The American film, Wolf, was made in 2012. It involves a black evangelical church so well integrated into the lives of its families that it becomes hard at time to know where one begins and the other leaves off. The preacher (“The Bishop”) has a sterling record of having seen the family through some hard times, and is admired not only for his preaching but for his managerial skills as well, having turned a small neighborhood church into a thriving congregation and business enterprise. He has also been having a sexual affair with the family’s teen-aged son for several years.

The male characters in Wolf, all of them, the boy, his father, the bishop, are woefully immature and
unable to play the kind of responsible roles one expects of them.  The women, on the other hand, are as strong as the men are weak. While that fits a common stereotype of the African-American community which many will no doubt find offensive, it’s not the weaknesses that are the problem; the problem is the many serious dilemmas get resolved without explanation. It’s as if the filmmakers decided they’d run out of time, drew a line under the challenges, and made everybody kiss and make up, creating a seriously unsatisfying plot line.

What almost makes up for this weakness in the structure of Wolf (the title, I presume, suggests the bishop, rather than being a shepherd herding his flock, is a wolf in sheep’s clothing) is the fact that, as is the case with The Culpable, the film presents all sides with balance and compassion.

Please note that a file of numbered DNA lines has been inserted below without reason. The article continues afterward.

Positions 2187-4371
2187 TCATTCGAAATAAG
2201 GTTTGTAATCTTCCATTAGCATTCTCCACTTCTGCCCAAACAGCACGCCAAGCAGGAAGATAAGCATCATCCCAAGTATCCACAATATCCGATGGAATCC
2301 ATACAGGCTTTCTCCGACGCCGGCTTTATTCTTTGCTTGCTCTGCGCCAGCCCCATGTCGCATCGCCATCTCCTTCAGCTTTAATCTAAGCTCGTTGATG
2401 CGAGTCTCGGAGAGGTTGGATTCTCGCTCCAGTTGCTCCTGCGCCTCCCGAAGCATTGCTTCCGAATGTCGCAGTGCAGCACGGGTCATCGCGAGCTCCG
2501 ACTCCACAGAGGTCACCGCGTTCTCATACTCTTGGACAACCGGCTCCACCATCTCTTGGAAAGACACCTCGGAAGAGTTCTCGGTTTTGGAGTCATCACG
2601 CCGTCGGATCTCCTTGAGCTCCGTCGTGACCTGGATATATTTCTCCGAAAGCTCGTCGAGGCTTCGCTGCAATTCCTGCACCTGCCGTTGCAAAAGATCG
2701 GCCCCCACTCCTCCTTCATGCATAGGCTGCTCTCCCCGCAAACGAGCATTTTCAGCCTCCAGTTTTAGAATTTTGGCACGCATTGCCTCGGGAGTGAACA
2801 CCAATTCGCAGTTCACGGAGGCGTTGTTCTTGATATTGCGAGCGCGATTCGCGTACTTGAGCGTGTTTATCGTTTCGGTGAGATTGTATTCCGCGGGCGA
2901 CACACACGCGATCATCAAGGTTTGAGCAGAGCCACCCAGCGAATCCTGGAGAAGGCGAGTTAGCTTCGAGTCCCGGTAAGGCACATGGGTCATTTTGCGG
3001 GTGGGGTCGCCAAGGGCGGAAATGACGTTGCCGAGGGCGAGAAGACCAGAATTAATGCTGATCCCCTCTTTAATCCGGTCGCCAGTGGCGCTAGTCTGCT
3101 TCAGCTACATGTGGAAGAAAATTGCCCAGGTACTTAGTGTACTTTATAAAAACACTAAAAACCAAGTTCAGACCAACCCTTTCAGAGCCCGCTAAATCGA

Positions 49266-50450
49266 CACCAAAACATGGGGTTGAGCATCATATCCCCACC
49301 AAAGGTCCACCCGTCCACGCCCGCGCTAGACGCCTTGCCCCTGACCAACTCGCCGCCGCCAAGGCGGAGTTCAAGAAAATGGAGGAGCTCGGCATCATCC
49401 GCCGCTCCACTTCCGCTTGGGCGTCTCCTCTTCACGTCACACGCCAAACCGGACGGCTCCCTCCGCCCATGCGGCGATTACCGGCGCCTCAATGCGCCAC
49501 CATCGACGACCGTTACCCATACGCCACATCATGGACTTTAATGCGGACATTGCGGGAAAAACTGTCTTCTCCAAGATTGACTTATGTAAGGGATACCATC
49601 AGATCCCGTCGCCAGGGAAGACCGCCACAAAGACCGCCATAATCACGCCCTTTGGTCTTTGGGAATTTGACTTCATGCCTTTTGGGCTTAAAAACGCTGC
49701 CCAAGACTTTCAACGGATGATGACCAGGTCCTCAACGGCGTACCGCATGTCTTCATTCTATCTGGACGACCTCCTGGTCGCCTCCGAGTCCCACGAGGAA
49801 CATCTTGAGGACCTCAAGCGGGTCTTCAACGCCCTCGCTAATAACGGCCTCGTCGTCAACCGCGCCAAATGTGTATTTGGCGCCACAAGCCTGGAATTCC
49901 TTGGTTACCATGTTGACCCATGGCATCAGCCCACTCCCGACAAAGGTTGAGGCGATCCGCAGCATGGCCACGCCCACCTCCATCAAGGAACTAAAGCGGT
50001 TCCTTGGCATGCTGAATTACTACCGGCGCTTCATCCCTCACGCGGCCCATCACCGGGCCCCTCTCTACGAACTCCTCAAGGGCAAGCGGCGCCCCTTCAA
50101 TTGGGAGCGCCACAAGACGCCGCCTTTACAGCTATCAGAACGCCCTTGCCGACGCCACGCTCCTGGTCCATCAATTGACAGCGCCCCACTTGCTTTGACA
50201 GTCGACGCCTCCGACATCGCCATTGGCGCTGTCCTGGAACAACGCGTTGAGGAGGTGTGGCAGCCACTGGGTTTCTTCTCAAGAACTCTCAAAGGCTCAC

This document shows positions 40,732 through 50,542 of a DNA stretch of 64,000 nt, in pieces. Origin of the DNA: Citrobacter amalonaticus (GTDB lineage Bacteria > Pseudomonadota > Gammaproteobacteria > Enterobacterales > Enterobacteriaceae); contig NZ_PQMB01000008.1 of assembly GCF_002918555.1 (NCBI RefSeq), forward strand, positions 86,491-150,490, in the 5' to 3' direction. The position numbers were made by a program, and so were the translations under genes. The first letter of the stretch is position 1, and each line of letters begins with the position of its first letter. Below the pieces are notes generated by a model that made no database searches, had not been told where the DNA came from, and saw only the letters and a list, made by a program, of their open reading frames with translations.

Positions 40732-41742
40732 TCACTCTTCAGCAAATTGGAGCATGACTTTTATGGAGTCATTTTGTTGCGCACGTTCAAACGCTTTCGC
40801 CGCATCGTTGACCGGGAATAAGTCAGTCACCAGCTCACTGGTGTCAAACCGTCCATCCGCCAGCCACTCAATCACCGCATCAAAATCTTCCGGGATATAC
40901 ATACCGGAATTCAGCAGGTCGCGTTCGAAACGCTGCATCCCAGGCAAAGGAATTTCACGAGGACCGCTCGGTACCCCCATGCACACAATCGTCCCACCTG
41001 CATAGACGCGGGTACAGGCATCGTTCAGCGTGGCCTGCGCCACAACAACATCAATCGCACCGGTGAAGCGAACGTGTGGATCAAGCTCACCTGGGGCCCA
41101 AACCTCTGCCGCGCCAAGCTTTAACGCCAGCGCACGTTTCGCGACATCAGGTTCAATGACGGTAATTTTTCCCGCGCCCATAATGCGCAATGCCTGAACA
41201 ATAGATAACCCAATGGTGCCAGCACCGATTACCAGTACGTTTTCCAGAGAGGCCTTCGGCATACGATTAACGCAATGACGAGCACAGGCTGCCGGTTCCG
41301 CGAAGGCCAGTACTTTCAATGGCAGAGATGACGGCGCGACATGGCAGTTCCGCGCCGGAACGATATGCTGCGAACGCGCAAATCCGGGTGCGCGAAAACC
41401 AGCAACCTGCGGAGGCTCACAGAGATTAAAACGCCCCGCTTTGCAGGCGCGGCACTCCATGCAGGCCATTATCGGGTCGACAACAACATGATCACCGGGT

Not enough, in the end, in my view. The teenage son, sympathetic at first, seems to be carrying some heavy baggage indeed. His vulnerability to the bishop’s advances is explained away as a search for a missing father. Nobody seems to want to consider the possibility the kid is simply exploring his sexuality. His later sexual aggressiveness toward his girlfriend may stem from parental rage at his evident lack of masculinity, but it's left open whether that's the origin of his aggression or whether it's somehow the result of sexual abuse. Also left hanging is the question of whether the once willing boy has become aggressive because of the sex or because the bishop seems to have suddenly shut down his sexual affections.  As with most treatment of "abuse," the abuse is taken to be the fact of sexual activity, and not physical force or psychological manipulation.

Similarly, while it's refreshing to see the bishop depicted as a conflicted soul and not a monster, it's painful to see how in this closed community he has no place to go but to see himself as a hopeless sinner in terrible need of forgiveness. And the father, missing in action emotionally, kind of comes through in the end, although the audience is hard pressed to explain just what makes him see the light. I won’t spoil the ending. Let’s just say the hasty tying up of all these loose ends makes it hard to see what might have caused the maturity on the part of the men to evolve. That they managed to grow a spine and some sympathetic understanding that was missing initially is something the audience has to take the writer's word for. It's possible, of course, to ascribe the inconsistencies as simply complexity of character, and view the complexity,  along with the plot surprises, as devices that make this film worth watching.

photo credits:

The Culpable (Die Verfehlung)